Dez Fafara's transformation from one of the most wretched examples of Nu Metal to acceptable veteran rocker is one of those things that I dont quite understand.
What can I say, I bear grudges. Nu Metal was one of the biggest in many metallers' musical life.
Having very consciously steered away from almost everything related to that tawdry phase has meant almost completely missing the development of bands like DevilDriver.
What is clear right from the opening bars of this pretty terse slab of mainstream metal is that wee Dez has almost completely cleansed his conscience as far as almost destroying heavy metal goes. It's really bloody good, and more to the point, it's really serious stuff.
Let's take a track like 'Curses And Epitaphs'. It opens with a massively brooding riff, full of darkly murmuring guitar worthy of either Paradise Lost or Gojira. You wouldn't blink if it was on the next record produced by either band.
Granted of course it goes into Modern Metal 101 vocals, but those riffs are rock solid. The drums open up into a thunderous amount of double kick to lock it all down not far afterward. Dark, heavy and real.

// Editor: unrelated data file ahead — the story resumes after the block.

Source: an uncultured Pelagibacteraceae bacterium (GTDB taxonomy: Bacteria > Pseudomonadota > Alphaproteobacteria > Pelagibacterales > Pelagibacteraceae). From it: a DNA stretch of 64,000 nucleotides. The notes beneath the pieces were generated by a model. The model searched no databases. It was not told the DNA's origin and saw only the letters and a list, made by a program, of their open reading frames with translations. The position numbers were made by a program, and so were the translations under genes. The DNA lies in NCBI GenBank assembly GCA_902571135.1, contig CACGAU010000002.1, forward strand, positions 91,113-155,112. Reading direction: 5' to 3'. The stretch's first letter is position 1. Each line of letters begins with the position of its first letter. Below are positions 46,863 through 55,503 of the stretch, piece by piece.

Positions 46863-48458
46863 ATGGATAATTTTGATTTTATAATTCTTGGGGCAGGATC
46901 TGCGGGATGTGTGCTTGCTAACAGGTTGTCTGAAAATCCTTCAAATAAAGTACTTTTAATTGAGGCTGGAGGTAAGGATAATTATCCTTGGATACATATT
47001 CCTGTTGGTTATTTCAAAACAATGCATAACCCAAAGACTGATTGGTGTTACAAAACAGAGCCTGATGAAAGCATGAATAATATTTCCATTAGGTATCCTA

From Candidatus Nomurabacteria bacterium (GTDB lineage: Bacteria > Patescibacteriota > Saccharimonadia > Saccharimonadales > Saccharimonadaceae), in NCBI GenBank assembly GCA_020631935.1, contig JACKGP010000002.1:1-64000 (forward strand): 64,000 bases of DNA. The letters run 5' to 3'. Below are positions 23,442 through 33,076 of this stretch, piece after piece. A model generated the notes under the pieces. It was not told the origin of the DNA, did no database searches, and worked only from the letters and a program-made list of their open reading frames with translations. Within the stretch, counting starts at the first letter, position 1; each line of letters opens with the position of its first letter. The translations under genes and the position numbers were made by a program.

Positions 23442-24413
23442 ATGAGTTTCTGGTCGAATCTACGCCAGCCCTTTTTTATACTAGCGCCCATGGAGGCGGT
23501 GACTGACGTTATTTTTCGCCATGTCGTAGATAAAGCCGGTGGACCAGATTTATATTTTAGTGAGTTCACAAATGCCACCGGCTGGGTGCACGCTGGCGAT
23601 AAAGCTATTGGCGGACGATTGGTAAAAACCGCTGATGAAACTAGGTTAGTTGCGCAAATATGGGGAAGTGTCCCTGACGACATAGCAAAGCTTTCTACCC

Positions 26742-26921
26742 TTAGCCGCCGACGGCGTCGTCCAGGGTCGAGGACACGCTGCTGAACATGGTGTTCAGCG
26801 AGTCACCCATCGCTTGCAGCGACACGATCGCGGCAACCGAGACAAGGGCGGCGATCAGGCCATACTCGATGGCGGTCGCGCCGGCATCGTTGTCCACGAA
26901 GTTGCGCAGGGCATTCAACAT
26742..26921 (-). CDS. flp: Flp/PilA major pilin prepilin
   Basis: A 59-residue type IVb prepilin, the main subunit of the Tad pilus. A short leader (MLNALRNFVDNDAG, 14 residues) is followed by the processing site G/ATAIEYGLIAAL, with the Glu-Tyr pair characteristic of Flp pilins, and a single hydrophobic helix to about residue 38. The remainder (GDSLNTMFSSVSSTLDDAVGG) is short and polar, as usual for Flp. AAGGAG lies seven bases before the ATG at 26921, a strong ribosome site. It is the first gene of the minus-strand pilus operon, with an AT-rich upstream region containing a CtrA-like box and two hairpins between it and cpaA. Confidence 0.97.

'Carings Overkill' is similarly punishing. Again, that double kick is absolutely heaving, and really lends this track such a solid base to develop on. Another dark track, this one has a tasteful solo that helps it all along as well.
The simplistic chug of the post Nu Metal world unfortunately does creep in at points, albeit with surprising rarity. To that end, 'Tripping Over Tombstones' feels a bit samey and underdeveloped, a track generating more heat than light.
The lead track 'Ruthless' is guilty of a bit of populist laziness as well.
Interestingly though, 'Sail', with it's pronounced lilt and opening keyboard texture recalls Type O Negative fondly. I certainly didnt expect that. It strives toward the epic, and though never quite reaches that point, is a pretty good stab at greatness.
There is worth in almost every track in here. I wouldnt have credited it before listening, given the band's provenance. If any other name was on this tin however, I'd probably be hopping with approval.
It sits at the apex of where modern mainstream metal is currently at; literally one step below Gojira in terms of heaviness and indeed mood. That's a pretty good place to be.
The fact is that it's also crushingly heavy in parts, down to the lock tight rhythm section which frequently brings out the fucking boulders.
I'd have never thought it, but there it is. Check it out – you'll likely be pleasantly surprised.
4.2 / 5 – Earl Grey ::: 22/09/13